Can you provide examples of his problems with the rules of evidence? Why would he even be involved in anything to do with admissibility? As you said, he isn't a lawyer.
No, he doesn't have a reference, but he at least has a reason for his position, and I don't recall him going house to house making sure that good, law-abiding armed citizens don't use handloads. But for those who've asked his opinions on the subject, he can give a well-thought out answer.He is an advocate against using handloads, while Speer and Hodgdon support handloads for defense. And after repeatedly asking, Mas' still has yet to produce any case number or reference other than his own writing... kinda makes you think, doesn't it?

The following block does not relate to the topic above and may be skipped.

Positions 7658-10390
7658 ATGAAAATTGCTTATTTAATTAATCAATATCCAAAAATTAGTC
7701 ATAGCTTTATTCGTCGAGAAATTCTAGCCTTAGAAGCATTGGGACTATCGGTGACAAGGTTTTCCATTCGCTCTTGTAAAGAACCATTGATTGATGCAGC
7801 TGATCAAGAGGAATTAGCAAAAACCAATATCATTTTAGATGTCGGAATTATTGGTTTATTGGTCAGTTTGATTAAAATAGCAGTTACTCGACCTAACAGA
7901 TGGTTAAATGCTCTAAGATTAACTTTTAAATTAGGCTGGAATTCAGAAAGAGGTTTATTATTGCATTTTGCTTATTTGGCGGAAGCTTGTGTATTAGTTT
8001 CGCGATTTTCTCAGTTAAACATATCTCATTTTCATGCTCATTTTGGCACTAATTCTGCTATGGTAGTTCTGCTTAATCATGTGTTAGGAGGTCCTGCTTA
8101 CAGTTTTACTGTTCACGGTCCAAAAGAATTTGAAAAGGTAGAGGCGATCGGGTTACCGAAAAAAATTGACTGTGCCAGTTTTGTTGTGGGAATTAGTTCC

Yeah, it does make me think---makes me think he gives a lot of thought to lethal force issues, and makes me think that he is, therefore, somebody whose advice I would want to seriously consider.
Edited to add: Oh, now that I think of it, while Mas is not a lawyer, he does have prosecutorial experience. His jurisdiction in NH allowed officers (I forget what extra certification was required) to serve as prosecutors in court, and he did so. I would expect, therefore, that he does have a passing familiarity with the rules of evidence.